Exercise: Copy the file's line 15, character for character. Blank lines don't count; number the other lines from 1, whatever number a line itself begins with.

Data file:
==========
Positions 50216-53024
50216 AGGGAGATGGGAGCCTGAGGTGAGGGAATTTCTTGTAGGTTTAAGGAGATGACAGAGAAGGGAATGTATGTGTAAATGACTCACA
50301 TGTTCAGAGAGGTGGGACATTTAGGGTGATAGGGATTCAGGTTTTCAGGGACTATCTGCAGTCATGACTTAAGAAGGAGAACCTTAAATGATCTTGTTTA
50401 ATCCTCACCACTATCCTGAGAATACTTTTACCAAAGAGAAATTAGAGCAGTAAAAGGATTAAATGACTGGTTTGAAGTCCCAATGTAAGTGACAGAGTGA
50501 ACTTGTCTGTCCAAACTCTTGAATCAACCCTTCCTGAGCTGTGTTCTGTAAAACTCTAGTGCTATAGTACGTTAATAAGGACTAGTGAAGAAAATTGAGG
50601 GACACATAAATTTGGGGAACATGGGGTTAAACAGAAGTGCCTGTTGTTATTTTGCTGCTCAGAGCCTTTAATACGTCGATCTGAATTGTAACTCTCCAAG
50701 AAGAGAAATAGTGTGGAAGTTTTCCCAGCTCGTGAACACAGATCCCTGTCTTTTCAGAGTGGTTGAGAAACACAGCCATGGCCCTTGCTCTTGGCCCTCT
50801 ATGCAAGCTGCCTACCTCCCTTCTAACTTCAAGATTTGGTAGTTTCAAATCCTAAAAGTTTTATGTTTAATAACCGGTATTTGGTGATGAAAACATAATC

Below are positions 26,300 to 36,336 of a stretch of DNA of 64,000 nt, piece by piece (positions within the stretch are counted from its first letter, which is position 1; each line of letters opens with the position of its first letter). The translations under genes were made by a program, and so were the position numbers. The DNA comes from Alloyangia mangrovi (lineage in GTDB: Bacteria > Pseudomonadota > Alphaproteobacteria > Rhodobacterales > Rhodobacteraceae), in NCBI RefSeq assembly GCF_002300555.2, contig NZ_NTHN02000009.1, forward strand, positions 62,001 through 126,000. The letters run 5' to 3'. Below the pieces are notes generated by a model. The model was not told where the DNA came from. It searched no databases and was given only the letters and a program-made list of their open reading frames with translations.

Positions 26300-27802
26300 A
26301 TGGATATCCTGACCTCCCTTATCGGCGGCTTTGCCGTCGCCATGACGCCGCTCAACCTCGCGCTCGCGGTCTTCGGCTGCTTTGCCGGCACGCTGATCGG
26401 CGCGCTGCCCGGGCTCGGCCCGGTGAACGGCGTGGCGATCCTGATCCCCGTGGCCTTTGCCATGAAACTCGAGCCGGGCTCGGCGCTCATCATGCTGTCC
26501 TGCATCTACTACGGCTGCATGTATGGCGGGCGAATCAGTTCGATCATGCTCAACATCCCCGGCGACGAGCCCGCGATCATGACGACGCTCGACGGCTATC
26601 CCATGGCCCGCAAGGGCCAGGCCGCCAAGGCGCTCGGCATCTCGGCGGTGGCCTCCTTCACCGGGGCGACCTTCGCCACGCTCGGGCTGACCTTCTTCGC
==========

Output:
26601 CCATGGCCCGCAAGGGCCAGGCCGCCAAGGCGCTCGGCATCTCGGCGGTGGCCTCCTTCACCGGGGCGACCTTCGCCACGCTCGGGCTGACCTTCTTCGC